All Things Considered co-host Ari Shapiro is on a road trip leading up to the inauguration of Donald Trump on Jan. 20. He is driving through North Carolina and Virginia, on the way to Washington, D.C. These are two swing states that went in opposite directions in November, each by a close margin: North Carolina for Trump, Virginia for Hillary Clinton. As the country faces dramatic changes, we're asking people what they want from that change — and what concerns them.
Ryan Leavis and Alex Miller are seniors at Virginia Tech in Blacksburg, Va.
They both wear a uniform to class every day: They are both among the 1,000 members of the school's Corps of Cadets. Both plan on going into the military after graduation. They are friends and fraternity brothers.
And they cast different votes in November's election: Ryan liked what Donald Trump said about the Affordable Care Act, illegal immigration, and radicalism. Alex voted for Hillary Clinton because Trump's style turned him off.
"It was also kind of troublesome, you know, his inconsistency with his policies. It seemed like he would say one thing and then kind of change it in another interview and then change it again," Alex says. "And to me, that was just a huge problem, and I really couldn't vote for him because of those reasons."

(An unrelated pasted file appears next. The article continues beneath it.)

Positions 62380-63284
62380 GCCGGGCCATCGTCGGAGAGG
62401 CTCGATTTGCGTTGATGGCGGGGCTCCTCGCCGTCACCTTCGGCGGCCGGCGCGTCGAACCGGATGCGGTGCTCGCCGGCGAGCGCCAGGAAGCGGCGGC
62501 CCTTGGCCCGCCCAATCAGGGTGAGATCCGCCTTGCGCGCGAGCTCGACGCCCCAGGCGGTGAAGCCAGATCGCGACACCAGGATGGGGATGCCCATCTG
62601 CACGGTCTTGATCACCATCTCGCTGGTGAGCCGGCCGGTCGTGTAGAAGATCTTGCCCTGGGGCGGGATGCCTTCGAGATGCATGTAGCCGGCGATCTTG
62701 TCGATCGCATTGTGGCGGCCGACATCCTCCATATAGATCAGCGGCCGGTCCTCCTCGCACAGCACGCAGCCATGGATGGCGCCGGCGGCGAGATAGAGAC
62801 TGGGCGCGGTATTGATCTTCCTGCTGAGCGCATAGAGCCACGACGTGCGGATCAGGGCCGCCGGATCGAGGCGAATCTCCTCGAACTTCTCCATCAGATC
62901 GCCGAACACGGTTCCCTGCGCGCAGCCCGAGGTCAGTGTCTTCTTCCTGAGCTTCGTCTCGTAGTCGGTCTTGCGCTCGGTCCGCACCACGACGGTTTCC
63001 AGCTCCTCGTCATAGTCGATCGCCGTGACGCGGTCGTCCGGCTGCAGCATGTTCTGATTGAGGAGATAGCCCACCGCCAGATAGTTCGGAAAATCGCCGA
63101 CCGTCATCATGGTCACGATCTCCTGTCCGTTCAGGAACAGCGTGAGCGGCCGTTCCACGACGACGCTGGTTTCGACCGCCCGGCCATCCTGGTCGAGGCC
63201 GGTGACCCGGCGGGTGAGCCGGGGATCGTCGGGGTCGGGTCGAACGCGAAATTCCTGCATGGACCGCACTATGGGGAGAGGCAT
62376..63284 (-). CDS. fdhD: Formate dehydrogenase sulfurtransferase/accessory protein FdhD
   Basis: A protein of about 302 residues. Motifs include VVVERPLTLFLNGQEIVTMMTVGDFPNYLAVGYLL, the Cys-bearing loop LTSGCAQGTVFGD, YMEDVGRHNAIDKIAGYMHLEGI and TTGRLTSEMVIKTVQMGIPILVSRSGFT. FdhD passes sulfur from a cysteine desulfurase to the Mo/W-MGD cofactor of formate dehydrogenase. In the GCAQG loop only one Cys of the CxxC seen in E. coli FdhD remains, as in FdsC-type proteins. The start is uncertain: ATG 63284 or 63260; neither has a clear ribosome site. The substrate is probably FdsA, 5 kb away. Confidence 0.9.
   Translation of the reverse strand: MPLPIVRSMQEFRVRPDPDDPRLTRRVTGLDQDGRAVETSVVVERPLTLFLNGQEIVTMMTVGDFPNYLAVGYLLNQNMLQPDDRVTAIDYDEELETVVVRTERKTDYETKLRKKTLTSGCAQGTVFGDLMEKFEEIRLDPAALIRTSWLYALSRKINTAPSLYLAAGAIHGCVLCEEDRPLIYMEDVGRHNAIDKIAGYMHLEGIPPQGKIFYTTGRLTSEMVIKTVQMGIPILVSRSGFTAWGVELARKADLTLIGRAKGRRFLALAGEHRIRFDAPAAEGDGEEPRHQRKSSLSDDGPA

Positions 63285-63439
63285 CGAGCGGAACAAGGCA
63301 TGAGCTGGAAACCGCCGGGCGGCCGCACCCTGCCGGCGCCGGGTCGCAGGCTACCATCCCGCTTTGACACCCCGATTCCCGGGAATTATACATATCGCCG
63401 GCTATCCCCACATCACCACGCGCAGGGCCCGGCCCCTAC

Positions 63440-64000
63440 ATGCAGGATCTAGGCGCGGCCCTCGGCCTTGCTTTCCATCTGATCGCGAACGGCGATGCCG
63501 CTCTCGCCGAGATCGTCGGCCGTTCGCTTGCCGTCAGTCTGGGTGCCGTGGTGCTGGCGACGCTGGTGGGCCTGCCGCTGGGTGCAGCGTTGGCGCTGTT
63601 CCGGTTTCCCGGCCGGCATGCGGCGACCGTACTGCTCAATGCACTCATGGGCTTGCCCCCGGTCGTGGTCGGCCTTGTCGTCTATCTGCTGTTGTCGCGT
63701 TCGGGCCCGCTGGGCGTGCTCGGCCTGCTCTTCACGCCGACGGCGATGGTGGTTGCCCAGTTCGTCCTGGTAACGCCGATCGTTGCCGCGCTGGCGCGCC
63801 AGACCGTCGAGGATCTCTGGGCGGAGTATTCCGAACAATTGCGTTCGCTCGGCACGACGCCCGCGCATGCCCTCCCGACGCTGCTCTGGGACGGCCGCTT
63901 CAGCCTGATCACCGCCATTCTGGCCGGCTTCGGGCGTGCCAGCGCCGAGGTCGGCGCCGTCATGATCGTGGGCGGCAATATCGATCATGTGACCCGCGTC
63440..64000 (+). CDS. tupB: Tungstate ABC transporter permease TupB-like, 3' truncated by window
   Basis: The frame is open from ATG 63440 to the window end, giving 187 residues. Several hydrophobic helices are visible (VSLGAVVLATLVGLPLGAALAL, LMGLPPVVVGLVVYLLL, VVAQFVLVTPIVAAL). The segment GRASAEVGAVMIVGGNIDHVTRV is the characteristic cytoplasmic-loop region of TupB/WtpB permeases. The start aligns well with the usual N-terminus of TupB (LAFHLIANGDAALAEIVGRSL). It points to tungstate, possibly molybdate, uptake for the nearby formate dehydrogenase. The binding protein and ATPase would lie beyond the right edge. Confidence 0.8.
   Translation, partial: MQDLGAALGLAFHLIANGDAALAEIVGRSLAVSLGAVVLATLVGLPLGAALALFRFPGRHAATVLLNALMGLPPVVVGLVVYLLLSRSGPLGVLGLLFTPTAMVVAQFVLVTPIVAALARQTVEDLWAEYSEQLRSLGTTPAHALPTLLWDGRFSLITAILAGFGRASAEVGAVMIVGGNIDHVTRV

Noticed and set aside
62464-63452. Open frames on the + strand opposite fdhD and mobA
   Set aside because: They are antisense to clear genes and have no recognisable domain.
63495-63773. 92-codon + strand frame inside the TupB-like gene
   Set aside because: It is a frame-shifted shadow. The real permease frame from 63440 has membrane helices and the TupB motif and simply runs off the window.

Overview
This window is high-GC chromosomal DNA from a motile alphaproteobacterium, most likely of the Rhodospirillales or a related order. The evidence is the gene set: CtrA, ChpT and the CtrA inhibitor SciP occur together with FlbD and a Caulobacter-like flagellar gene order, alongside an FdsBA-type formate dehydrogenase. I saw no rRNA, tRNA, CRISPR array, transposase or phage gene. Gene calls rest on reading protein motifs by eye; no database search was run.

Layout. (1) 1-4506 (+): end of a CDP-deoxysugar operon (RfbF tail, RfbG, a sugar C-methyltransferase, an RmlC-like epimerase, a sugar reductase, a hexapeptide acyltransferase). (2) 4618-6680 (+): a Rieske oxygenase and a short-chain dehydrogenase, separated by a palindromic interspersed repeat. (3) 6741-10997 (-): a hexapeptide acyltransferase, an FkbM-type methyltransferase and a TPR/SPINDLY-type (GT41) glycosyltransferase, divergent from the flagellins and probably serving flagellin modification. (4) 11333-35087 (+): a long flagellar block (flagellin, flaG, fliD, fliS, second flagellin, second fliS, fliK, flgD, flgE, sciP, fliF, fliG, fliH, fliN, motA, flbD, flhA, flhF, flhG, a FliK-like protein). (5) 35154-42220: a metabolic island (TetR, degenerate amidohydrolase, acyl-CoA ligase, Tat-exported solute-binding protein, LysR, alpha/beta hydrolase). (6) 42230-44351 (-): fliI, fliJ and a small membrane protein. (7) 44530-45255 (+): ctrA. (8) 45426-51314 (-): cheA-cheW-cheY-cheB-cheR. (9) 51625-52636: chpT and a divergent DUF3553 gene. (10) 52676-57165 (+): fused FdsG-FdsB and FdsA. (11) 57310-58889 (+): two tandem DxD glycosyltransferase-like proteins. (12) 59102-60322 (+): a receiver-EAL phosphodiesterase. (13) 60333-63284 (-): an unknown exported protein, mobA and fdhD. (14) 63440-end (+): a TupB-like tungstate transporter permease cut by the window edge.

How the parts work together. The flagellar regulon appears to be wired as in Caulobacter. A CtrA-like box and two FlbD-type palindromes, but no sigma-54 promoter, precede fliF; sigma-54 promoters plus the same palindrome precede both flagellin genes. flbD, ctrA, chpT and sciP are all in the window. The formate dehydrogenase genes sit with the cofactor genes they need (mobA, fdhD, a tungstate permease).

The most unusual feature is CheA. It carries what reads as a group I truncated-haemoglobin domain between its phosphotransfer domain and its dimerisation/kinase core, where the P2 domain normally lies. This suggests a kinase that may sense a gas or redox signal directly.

Ryan points out that Alex went from being a big fan of John Kasich to supporting Hillary.
"That's a pretty drastic change. And I understand where your decision is coming from. A lot of people don't feel comfortable with the way Donald Trump will just speak his mind. He's not afraid to hurt people's feelings or call you a loser on Twitter," Ryan says, adding "which I think is hilarious, by the way."
The two men agree on at least two things: Trump's choice of Gen. James Mattis for secretary of defense, and that politics shouldn't get in the way of friendship.
Use the audio link above to hear the full conversation.
KELLY MCEVERS, HOST:
Our co-host Ari Shapiro is driving through North Carolina and Virginia this week on the way to Donald Trump's inauguration Friday. He's talking to voters he meets along the way about their hopes and fears for the new administration. Today's report is from Blacksburg, Va., where 25,000 undergrads attend Virginia Tech. About a thousand of them are cadets.
ARI SHAPIRO, HOST:
Ryan Leavis and Alex Miller wear a uniform to class every day. They're both seniors, both planning to go into the military once they graduate. And their lives don't stick to the typical undergraduate schedule.
RYAN LEAVIS: You're waking up at five. You're working out, taking a shower, and then you're getting outside around 7:15 to go salute that flag.